Creative technologists often work in interesting places – including public spaces. Inevitable questions arise: Do I need a permit? Do I need to contact my Council? What by-law(s) is this under?
The following guide begins to answer some of those questions. It was kindly researched and prepared by Alicia Lawrie, Strategic Urban Designer at Whangarei District Council (who consulted with different teams across Council: Venues and Events, Health and Bylaws, Health and Safety, Community Development, Roading, Resource Consents, and District Development ). The request for this information – to remove barriers for creatives doing public work – emerged out of research conducted during the Strandlab public installation,
This guide should be seen as an overview not a definitive, in depth reference to by-laws. It is applicable to the Whangarei District only however some of the general guidance may be useful for those in other parts of Northland, New Zealand (but you must contact your particular Council for specific information). Always seek advice and permissions at the start of your production process (some permits and permissions take time!).
Working In Public – An Introduction
Currently Public Creativity permissions/guidance/project partnership occurs on a case by case basis in Whangarei District Council (WDC). Ultimately this is because the experience and intent is always different, and it is usually place specific.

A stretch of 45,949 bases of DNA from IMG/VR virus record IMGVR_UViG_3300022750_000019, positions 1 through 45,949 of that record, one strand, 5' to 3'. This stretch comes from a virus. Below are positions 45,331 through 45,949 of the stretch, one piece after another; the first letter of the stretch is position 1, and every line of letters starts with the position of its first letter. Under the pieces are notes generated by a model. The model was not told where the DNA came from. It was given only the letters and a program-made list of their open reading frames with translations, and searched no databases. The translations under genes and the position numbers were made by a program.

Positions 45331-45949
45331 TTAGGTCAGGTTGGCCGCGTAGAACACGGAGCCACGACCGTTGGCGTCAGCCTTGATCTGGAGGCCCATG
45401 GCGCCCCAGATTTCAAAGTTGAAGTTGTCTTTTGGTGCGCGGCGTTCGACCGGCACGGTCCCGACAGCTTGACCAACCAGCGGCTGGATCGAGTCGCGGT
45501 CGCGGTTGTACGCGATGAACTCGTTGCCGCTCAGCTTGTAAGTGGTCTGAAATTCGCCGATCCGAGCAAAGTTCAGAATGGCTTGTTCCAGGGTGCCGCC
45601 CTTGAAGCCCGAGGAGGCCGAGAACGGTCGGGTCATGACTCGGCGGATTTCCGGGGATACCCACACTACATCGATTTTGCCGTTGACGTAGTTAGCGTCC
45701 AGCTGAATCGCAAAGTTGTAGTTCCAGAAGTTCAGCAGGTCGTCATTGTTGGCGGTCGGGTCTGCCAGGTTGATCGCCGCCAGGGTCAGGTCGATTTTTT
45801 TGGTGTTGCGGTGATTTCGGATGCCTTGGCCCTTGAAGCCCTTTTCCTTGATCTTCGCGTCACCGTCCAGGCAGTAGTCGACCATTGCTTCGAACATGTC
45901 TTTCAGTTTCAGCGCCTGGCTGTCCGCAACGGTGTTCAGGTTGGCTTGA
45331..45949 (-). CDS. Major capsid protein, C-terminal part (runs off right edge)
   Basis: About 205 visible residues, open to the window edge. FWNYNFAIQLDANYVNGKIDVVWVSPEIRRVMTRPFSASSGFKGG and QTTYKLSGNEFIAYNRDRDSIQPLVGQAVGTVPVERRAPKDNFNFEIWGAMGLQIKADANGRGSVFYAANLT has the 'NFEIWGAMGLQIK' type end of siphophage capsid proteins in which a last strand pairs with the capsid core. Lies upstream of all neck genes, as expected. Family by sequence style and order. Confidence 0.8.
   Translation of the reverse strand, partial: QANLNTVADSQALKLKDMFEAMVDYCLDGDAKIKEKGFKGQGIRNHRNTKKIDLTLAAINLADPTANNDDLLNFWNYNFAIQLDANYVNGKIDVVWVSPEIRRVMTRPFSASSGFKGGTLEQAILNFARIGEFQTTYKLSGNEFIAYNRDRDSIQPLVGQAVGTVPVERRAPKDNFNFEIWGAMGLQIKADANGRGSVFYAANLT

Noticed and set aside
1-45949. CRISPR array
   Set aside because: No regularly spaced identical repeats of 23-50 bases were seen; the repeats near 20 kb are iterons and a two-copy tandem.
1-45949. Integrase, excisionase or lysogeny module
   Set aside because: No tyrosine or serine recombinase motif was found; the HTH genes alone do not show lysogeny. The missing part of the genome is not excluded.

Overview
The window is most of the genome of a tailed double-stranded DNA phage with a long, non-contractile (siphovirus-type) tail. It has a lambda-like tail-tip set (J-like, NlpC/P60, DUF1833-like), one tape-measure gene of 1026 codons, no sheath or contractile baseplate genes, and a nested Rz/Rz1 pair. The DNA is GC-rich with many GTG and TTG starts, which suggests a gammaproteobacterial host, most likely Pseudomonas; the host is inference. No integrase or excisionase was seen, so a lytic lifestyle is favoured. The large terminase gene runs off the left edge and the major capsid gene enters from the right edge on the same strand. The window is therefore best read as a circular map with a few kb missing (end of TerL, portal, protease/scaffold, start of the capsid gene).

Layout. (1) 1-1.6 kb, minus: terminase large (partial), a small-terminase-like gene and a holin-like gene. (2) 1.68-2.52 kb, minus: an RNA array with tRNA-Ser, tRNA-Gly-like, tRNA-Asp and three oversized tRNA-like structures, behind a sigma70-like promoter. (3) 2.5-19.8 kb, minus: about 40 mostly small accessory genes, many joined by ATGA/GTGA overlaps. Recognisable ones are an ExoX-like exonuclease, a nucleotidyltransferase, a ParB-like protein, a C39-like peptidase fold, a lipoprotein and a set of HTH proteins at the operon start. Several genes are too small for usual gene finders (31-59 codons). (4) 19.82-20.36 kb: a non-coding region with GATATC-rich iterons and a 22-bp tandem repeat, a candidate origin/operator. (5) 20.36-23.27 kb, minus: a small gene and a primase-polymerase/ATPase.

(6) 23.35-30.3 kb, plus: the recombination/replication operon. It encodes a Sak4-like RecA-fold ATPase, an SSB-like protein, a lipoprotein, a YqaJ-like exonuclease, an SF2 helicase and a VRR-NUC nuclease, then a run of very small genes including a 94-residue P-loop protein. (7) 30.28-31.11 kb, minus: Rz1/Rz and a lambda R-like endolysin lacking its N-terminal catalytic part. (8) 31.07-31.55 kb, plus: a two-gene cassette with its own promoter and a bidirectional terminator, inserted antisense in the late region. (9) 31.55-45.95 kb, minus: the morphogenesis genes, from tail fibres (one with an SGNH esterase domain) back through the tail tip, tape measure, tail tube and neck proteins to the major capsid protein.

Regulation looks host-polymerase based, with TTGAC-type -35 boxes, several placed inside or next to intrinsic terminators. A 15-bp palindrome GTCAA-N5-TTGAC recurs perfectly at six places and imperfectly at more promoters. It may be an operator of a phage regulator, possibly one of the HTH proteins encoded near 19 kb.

The first questions that WDC will likely have for someone wanting to conduct this work are:
1.What do you want to do?
What type of medium do you want to use, what type of creative practice or project will it be?
2. Where will it be?
What building is it on and where will it be seen from, public or private land?
3. What is the scale of it?
How big will it be?
4. How long will it be there?
Permanent or temporary?
5. Will it be an event or have activities that involve people gathering?
The answers to these questions may or may not trigger certain permits and permissions from council.
There will likely be a question around the content. Creativity is very subjective, and as council it would be difficult to comment or control the images being displayed but there is an element of trust that if the creative practitioner is projecting images within a public space they will not be explicit, offensive or contravene any laws (e.g. defamation)
The information collected from the noted teams and people above is as follows:
Bylaws, Permits and Events
Whether a creative work (e.g. interactive experiences and objects, temporary installations) triggers a current bylaw is ultimately dependent on the questions noted above.
The current WDC Public Places Bylaw will be triggered if work is considered an event or performance, and if it is on council land (primarily the CBD and Town Basin, parks, reserves and beaches). If it is on private land and/or a privately-owned building, the artist will require permission from the land/building owner, and council will likely not be concerned. The Public Places Bylaw can be found in this link
Today the line between the creation and enactment of public works is often blurred and they can be considered as much an ‘event’ as a discrete work.